Let’s Go Swimming on Doomsday tells the story of teenager Abdi and his family, who live in Somalia, Africa. In Somalia, there is an Islamic terrorist group called Al-Shabaab. Al-Shabaab is known for killing or kidnapping civilians and making young boys become soldiers. Troops from the United States, as well as Africa, are working to defeat Al-Shabaab, but this group continues to terrorize Somalia. Abdi’s older brother gets kidnapped from school and then three years later, Abdi’s entire family gets violently kidnapped from their home. When Abdi is offered a chance to save his family, he goes for it, even if it means he has to become a child soldier in Al-Shabaab’s Army. Abdi’s story is split between the then and the now, which was a little confusing, but each chapter is dated, which helps you follow the timeline of the story.
I thought this book was a real page turner. Although there are violent parts, you want to keep reading to find out what happens to Abdi and his family. Let’s Go Swimming on Doomsday is a fiction book but reads very much like a non-fiction book. The characters and places are written so realistically, I found myself double checking to make sure that this truly was a fiction book. I think the author did a great job of portraying what kinds of things people might to do to protect and rescue their family. Although the violent parts of this book are hard to read, I think Let’s Go Swimming on Doomsday is a must-read book for everybody.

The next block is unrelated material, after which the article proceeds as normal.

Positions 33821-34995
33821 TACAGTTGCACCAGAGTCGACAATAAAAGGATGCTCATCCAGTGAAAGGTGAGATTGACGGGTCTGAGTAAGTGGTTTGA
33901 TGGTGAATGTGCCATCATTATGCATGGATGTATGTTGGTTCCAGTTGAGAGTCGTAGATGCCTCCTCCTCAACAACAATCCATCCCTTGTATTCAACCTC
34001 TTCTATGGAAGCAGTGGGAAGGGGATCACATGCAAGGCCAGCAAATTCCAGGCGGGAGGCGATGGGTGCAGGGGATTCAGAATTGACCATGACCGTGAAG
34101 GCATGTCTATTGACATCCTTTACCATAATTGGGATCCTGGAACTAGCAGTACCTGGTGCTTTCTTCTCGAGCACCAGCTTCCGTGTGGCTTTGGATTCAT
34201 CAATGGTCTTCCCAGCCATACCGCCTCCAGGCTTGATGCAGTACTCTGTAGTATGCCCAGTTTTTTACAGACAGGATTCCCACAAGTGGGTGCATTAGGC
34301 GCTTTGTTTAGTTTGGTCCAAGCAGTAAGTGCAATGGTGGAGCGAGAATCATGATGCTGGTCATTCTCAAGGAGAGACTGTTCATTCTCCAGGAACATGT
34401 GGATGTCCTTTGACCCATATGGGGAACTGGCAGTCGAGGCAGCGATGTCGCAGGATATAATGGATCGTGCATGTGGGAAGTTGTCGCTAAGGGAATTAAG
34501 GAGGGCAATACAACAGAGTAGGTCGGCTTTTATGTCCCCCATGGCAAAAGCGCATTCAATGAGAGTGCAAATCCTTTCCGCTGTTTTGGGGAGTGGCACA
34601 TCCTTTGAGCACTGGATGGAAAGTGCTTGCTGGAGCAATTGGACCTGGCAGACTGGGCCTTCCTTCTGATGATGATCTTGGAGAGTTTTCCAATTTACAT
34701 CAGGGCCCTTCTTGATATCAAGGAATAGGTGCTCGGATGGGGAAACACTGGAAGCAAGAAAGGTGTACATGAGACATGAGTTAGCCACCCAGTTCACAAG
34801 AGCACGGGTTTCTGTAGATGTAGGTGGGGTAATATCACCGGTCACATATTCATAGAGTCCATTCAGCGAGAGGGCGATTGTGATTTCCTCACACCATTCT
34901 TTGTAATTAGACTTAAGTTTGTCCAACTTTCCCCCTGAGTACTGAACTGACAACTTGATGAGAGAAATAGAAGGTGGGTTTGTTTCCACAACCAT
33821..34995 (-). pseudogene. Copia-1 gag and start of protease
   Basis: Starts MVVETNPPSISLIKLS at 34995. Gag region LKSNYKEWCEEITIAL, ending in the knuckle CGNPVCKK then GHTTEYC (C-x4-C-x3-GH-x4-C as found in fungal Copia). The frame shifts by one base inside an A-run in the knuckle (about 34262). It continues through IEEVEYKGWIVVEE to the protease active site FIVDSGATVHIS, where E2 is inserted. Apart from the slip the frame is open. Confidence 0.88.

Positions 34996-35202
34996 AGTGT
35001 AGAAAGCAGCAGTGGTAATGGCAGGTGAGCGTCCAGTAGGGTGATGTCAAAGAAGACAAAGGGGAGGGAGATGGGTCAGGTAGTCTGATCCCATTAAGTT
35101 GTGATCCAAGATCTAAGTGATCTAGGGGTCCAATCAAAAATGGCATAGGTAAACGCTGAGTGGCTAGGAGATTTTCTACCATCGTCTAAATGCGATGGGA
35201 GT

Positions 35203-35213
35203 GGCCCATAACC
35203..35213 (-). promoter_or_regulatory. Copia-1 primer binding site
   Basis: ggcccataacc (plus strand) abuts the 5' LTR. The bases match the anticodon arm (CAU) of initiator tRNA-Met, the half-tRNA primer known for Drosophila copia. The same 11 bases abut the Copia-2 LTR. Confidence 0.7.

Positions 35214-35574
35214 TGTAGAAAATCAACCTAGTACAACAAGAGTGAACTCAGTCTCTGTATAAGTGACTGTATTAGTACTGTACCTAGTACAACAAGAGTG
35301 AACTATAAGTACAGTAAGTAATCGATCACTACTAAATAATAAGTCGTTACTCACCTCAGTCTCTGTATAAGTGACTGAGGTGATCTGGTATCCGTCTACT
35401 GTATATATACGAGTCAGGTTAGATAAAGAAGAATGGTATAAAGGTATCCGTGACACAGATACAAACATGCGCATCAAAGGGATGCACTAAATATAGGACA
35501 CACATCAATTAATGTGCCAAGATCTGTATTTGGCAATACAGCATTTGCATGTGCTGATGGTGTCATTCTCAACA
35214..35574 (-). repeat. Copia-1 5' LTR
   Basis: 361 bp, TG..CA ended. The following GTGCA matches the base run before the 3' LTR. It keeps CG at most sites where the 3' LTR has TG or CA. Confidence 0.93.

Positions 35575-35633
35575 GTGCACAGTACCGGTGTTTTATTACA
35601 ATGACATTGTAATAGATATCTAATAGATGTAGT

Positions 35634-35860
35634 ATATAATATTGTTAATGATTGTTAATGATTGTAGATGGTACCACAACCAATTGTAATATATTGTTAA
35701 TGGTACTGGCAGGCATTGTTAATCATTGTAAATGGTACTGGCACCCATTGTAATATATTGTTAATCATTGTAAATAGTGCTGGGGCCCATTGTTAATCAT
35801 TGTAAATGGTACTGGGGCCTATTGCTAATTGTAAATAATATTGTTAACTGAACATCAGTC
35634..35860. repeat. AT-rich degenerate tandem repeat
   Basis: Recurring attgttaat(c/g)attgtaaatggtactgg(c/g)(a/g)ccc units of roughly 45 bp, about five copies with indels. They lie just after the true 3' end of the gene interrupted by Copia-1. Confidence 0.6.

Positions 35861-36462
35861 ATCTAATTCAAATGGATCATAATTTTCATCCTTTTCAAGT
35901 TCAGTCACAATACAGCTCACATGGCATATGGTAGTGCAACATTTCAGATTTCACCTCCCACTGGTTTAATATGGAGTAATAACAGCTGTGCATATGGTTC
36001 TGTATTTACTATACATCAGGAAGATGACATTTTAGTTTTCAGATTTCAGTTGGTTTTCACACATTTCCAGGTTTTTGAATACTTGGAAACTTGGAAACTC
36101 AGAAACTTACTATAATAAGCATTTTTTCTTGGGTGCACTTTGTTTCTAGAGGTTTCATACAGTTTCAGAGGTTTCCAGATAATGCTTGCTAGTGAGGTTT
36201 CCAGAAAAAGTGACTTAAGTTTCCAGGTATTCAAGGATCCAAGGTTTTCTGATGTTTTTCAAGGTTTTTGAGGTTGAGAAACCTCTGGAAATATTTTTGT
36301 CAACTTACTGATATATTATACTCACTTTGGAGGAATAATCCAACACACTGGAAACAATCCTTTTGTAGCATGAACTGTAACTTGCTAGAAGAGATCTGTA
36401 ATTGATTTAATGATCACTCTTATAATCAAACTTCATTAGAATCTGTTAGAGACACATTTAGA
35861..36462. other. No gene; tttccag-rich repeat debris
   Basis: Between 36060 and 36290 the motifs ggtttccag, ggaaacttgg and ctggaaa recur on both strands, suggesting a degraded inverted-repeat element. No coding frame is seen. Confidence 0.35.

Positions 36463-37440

The most memorable part of the book was when we get to see snippets of Abdi’s past life with his family. The memory of Abdi, his brother, and father on the boat show how much the family loved one another and that they lived a pretty normal life. The memories of his family are what drives Abdi to survive, and I liked that we got to relive them with him.
Reviewed by James, Twin Hickory Library